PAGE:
Following my recent visit to the catacombs under South London’s West Norwood cemetery, it seemed sensible to pay a visit to their counterparts in central London yesterday when they were opened for tours as part of the annual open day.
Brompton Cemetery is one of the Magnificent Seven of Victorian cemeteries built in the countryside after burials within the City of London were banned in the 1830s. When Brompton was built, it was indeed in the countryside, so some of the people buried there can genuinely say to have known when “it was all fields around here”.
Brompton Cemetery was designed by Benjamin Baud and has at its centre a domed chapel at it southern end, reached by long colonnades, and flanked by catacombs. The cemetery was designed to give the feel of a large open air cathedral, and has a central nave which runs from Old Brompton Road towards the central colonnade and chapel.
As with most of the Victorian cemeteries, the grandest and most expensive memorials are next to the main road, where they can show off their wealth. The further away from the main avenue you get, the plainer and smaller the memorials become. Although there are the odd exceptions.
Below the colonnades are catacombs. Unfortunately, the catacombs were not a success and only about 500 of the many thousands of places in them were sold. Indeed, the cemetery was a bit of a financial failure and the shareholders eventually sold out to the government. It is now owned and managed by the Royal Parks, with a Friends Association keeping an eye on things.
The catacombs run directly underneath the colonnades, which can therefore be seen as a two story structure, half above ground and half below. The main area is a large circle – with two long straight lengths flanking the approach.
The catacombs at West Norwood or Kensal Rise are basically a large square box that is divided into corridors, whereas the catacombs at Brompton are a long thin corridor that follows the colonnades above ground. I would expect that the design at Brompton would have been considerably more expensive to construct than the cheaper “boxes” used elsewhere, which probably contributed to the financial failure of the catacombs as a burial site.
The fact that clergy in the City Churches got paid for burials in their churchyard also meant that burials outside London were frowned upon until Brompton’s owners decided to split the revenues with the parish the dead person would have lived in.
After that, burials above ground became increasingly popular – although the catacombs were still shunned.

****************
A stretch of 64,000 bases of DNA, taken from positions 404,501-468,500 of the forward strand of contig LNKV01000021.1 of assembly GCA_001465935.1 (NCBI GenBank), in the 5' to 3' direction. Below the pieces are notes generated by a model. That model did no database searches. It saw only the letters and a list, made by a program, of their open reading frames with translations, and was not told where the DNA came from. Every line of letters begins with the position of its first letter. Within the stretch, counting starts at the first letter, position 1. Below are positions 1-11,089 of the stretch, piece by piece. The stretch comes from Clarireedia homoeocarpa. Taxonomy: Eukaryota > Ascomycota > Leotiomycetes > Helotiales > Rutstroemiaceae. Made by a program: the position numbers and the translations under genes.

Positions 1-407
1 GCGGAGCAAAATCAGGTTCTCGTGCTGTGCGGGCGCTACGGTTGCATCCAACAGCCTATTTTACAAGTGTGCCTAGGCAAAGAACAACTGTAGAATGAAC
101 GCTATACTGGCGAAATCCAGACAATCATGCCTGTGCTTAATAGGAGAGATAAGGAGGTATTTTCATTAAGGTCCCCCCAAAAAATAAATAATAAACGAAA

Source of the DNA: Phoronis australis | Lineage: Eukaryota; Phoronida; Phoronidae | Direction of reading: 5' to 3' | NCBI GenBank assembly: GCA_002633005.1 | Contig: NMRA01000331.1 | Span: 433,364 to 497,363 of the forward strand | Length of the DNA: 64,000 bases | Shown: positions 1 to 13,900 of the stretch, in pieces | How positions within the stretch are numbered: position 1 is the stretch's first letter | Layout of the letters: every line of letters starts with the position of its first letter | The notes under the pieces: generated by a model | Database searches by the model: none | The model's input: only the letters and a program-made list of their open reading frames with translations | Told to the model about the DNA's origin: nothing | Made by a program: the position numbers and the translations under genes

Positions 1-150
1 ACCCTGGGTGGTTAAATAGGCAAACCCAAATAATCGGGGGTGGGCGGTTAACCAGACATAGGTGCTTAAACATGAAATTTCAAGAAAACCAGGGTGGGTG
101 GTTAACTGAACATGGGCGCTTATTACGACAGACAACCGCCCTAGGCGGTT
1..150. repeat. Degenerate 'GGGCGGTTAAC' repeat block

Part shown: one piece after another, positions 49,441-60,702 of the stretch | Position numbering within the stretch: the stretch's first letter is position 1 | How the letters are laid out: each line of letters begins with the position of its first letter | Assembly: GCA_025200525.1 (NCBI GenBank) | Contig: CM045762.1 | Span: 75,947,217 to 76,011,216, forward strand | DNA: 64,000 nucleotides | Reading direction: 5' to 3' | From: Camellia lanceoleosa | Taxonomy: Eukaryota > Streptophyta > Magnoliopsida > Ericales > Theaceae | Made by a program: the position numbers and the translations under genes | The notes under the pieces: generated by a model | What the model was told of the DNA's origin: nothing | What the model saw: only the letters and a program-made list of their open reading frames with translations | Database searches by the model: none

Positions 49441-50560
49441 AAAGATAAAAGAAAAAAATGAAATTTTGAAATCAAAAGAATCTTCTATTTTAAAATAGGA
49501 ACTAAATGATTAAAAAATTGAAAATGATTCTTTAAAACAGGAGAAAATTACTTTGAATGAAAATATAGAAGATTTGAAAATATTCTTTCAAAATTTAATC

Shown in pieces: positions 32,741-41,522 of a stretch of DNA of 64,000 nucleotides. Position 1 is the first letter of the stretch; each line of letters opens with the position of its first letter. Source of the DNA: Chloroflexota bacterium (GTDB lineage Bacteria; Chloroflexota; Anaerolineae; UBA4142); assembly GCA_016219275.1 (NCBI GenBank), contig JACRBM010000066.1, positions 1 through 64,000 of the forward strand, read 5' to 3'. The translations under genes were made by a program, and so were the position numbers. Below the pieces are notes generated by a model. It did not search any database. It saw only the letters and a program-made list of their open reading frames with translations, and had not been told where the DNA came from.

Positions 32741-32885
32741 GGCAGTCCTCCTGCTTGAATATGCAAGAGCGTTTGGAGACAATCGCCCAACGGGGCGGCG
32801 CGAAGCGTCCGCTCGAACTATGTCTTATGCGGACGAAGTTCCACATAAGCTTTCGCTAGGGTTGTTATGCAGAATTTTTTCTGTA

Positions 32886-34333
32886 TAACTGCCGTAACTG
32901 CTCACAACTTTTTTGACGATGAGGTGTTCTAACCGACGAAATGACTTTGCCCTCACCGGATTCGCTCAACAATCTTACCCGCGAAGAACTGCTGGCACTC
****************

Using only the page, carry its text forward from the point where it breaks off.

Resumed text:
The tour of the catacombs was quite short and basically after going down the very steep steps, we walked maybe 15 feet along the corridor and there the guide gave us a talk about the history of the site and burial customs in general.
It would have been quite fascinating to be allowed to walk all the way round the circle of the catacombs, but that was not to be. Nonetheless, it gave a good flavour of what the site looks like and anyone who has never been into such a place would have been delighted.
Officially no photography was allowed, but I asked very nicely and was allowed to take a general photo along the corridor so you can get a flavour of the site.
As you look at the photo, the right side is quite shallow, and can hold a single coffin sideways. The left side “rooms” are conventional depth for catacombs and can hold coffins lengthwise. Above the catacombs there are concave niches on the back of colonnades, which could have been sold to people who wanted an above ground statue as well.
They are all empty.
The guide, who was one of the founders of the friends – and has ancestors buried in the cemetery – said that they would be delighted to have a modern internment in the catacombs as no one has taken a spot there almost since it was opened.
Something to consider if you want to become a permanent tourist attraction in your death.
Apart from the annual open day, they also hold regular walking tours of the above ground burials on the second and fourth Sunday of the month.
More photos over at my photo gallery.
As part of the open day festivities, there was also a display of owls and birds of prey from an organisation who can often be found at fêtes and fairs around London.
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